COLOMBO: Sri Lanka has cut import taxes on maize, rice, flour, and fish, to bring down prices amid a drought, and also cut import taxes on wheat grain, the finance ministry said. A remaining 5 rupee tax on rice has been cut to 25 cents and it would remain in place until December 31. Sri Lanka’s domestic rice prices have risen after harvests halved amid a drought. A tax (special commodity levy) on imported wet fish has been cut by 50 rupees to 25 rupees for three months on the request of a fisheries ministry. Maize, which is a key ingredient of chicken feed will be charged a new 10 rupee special commodity levy replacing a 15 percent import duty, 15 percent value added tax, 7.5 port and airport levy, 2 percent nation building tax and a 35 percent cess. The various taxes totalled about 60 to 70 rupees per kilo of imported maize.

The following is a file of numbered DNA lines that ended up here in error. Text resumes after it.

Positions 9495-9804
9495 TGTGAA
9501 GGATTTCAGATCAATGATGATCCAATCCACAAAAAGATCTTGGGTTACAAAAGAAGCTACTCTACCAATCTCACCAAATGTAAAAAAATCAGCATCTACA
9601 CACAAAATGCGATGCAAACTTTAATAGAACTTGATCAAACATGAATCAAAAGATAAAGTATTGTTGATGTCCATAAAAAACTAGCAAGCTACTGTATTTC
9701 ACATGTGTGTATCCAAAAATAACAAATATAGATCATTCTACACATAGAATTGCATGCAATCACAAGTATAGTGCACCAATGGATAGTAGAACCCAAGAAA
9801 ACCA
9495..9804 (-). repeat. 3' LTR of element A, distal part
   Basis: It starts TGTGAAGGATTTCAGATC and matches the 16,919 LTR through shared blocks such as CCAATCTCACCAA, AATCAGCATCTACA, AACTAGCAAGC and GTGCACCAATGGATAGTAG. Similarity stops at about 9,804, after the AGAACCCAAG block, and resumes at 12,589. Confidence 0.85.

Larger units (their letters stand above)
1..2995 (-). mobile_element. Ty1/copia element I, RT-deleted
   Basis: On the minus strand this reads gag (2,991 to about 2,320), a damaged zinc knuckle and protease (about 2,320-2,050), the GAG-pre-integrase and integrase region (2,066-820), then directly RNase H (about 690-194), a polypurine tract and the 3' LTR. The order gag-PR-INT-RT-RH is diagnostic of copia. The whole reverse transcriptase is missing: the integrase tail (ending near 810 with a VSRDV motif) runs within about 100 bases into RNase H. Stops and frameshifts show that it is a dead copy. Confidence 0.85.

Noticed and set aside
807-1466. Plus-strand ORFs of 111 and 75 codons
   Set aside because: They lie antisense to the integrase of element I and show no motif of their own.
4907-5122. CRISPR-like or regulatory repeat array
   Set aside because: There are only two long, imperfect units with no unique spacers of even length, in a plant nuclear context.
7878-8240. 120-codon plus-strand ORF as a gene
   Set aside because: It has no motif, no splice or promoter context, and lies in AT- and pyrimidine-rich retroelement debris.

The import taxes on maize slapped to give extra profits to domestic farmers and a grain collector cartel has been blamed by some analysts for protein malnutrition of kids. The tax on imported wheat flour has been cut from 25 rupees a kilo to 15 rupees and tax on wheat grain has been cut from 9 rupees to 6 rupees. The differential taxes on wheat grain and wheat flour has been maintained to give large profits to a miller cartel, critics say. The taxes date back from a time wheat gran milling was a monopoly, they say. Wheat is consumed by the poorest populations in Sri Lanka.